blood typesWhen you are pregnant, especially for the first time, you have to make many decisions: What to eat? Where to give birth? What name should you give to your child? Which doctor should you choose?

But did anyone ask you:

Do you plan to freeze the umbilical cord blood of your child?

During pregnancy, the umbilical cord is a life-line of the fetus, tying it to the placenta through an almost two-meter-long vein that provides nutrients and oxygen.

Because the blood of the mother and the blood of the fetus do not mix, the blood found in the placenta and umbilical cord at birth mainly belongs to the fetus.

The umbilical cord blood contains a source of stem cells. It gives life to all tissues of the body – nerve, bone, muscle, joint and blood cells.

Some doctors, scientists, and parents decide to preserve umbilical cord blood. They collect it from the child’s umbilical cord, freeze it and store it for the future.

Supporters of umbilical cord blood banking are convinced that fetal cells, instead of being a medical waste, are biological gold.

Taking umbilical cord blood is a simple, short-lasting procedure that does not cause any threat to either the newborn or the mother. Until recently, the placenta and umbilical cord were disposed of right after delivery. Currently, cord blood can be stored for several dozen years.

What does the research say about umbilical cord blood?

In the 1980s, umbilical cord blood attracted the attention of researchers who suspected that often discarded tissues may be a valuable source of stem cell shifting.

These cells are similar to specialized stem cells found in the bone marrow that can produce new blood cells. Such stem cells are also found in adult blood, but not so abundantly.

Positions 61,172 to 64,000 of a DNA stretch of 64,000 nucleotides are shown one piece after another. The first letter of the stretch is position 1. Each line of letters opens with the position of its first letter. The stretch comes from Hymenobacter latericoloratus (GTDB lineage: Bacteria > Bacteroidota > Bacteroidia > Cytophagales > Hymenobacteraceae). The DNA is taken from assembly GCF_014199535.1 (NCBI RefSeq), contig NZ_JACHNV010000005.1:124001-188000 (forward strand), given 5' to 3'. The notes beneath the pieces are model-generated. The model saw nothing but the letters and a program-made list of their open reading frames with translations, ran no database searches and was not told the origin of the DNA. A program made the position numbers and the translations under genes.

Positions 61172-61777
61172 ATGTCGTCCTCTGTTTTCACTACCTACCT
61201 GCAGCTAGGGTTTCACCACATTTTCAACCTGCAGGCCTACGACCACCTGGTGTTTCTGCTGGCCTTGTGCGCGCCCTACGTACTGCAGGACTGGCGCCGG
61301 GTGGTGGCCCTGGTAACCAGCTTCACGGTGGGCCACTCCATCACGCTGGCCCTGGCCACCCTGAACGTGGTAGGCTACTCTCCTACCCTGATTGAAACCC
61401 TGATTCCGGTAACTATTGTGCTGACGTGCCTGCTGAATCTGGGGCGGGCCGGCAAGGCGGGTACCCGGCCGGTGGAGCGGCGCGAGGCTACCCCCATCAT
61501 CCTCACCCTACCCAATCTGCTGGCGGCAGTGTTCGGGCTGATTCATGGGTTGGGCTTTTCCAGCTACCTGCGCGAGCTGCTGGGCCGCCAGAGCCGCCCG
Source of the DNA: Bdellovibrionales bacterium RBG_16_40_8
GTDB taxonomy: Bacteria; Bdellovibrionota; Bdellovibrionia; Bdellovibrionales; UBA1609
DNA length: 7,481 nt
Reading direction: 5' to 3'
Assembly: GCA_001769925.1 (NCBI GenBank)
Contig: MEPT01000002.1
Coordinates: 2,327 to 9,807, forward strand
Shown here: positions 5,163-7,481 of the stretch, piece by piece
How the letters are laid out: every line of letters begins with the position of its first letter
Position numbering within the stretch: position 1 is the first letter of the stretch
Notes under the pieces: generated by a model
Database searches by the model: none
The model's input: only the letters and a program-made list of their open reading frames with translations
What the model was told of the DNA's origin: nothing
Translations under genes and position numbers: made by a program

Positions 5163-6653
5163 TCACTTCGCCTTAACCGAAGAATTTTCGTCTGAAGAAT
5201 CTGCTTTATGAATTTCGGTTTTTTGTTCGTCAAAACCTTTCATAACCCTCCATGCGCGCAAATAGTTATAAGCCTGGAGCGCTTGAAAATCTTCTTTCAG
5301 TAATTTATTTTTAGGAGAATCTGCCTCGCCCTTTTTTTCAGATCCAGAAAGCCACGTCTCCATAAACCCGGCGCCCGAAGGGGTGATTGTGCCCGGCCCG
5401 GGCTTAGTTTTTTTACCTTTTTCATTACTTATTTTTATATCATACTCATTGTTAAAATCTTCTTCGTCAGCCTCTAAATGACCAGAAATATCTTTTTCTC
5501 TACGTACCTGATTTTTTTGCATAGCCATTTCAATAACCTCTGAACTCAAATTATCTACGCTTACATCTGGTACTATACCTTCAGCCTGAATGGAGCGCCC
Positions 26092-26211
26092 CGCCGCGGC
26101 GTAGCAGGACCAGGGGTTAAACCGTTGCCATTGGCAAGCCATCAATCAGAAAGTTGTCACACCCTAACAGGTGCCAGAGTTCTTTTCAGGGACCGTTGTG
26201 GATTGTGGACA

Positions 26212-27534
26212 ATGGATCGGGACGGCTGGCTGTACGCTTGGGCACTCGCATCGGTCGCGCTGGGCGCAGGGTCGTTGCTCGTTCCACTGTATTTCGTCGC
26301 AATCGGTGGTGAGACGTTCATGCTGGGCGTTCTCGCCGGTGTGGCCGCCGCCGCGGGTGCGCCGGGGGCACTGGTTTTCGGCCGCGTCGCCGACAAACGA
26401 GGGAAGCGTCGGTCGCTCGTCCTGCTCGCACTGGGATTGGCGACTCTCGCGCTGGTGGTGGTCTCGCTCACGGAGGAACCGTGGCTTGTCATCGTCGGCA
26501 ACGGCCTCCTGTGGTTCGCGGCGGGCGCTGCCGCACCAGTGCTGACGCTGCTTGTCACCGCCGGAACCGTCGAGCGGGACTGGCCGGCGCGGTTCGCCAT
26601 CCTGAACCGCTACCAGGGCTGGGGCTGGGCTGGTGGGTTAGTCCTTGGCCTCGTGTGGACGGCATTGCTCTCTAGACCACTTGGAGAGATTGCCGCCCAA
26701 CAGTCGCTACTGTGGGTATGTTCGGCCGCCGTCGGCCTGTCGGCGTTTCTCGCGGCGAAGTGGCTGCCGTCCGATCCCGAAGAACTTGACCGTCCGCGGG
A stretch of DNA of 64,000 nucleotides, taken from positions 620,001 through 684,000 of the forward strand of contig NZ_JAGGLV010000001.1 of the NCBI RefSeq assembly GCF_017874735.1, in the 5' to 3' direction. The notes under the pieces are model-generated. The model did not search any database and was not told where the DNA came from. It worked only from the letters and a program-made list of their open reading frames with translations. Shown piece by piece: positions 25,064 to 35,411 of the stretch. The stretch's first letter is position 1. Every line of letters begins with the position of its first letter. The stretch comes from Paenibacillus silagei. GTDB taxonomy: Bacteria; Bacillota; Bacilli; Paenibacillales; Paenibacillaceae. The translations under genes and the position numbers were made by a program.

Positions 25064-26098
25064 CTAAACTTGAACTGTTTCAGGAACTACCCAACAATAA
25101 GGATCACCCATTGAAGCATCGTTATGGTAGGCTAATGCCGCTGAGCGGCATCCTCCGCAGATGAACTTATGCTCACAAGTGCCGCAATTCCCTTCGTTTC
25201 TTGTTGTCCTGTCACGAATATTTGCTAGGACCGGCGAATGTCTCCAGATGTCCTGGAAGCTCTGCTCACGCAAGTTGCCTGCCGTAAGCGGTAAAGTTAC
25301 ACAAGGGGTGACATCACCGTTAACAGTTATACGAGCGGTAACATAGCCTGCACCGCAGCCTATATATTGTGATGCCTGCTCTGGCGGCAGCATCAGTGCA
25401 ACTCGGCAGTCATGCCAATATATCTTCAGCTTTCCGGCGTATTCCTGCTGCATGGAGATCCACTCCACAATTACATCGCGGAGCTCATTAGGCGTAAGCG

In 1988, 5-year-old Matthew, with a rare type of anemia, received umbilical cord blood from his new-born sister who did not get sick. This transfer, called umbilical cord blood transplantation, worked and the boy soon came out of the disease.

At that time, the scientists did not know much about the properties of cells found in umbilical cord blood.

Hematopoietic stem cells are particularly interesting. In some cases, transplantation of these cells can heal a person with a serious illness.

A total of 35,000 umbilical cord blood transplants have been performed worldwide.

This number includes those treated for leukemia, various types of cancer, blood diseases and immunological diseases. The use of umbilical cord cells can extend well beyond the disorders to which cells are currently used.

Some scientists suspect that umbilical cord blood contains other cells that can have a healing effect.

Specialized immune cells can, for example, improve the function of the brain. They can help with: cerebral palsy, autism, diabetes and other diseases.

After the umbilical blood injections, on average 63 children with cerebral palsy, improved their motor skills.

Another clinical study attempted to check whether umbilical cord blood transplants improve symptoms in children with autism spectrum disorders should end in the summer of 2018, according to pediatric researcher and clinician Joanne Kurtzberg of Duke University who helped establish the nonprofit umbilical cord bank nonprofit in North Carolina.

What is so important in umbilical cord blood?

Compliance with the donor.

Each transplant ends with a patient taking toxic drugs that suppress the system so that they do not reject the transplant.


Because it is very difficult to choose a donor with the same kind of blood and systems.

The umbilical cord blood comes from the fetus of a person who can safely use it in the future.

Today, to find the ideal dose for a blood transplant or transfusion, a lot of research and luck is needed.

Because we have to take into account:

  •  the same blood type: A, B, AB, 0.
  • The same blood system.

There are over 30 systems. The most incompatible ones are: Rhesus, Lewis, and AB0

These systems need to be carefully researched and taken into account: whether the person is a secretor or non-secretor.

Therefore, after transplants, there are so many rejections, and in addition, people with a transplanted organ must take medications that inhibit transplant rejection for the rest of their lives.


Because the transplanted organ was taken from a person who is incompatible with the blood group or blood system or is a secretor or non-secretor.

Therefore, storing your own umbilical cord blood may help you to heal an incurable disease in the future.

Kasia BrzozaKasia Brzoza

Form by (e)NeTes

Photo: By ktsimage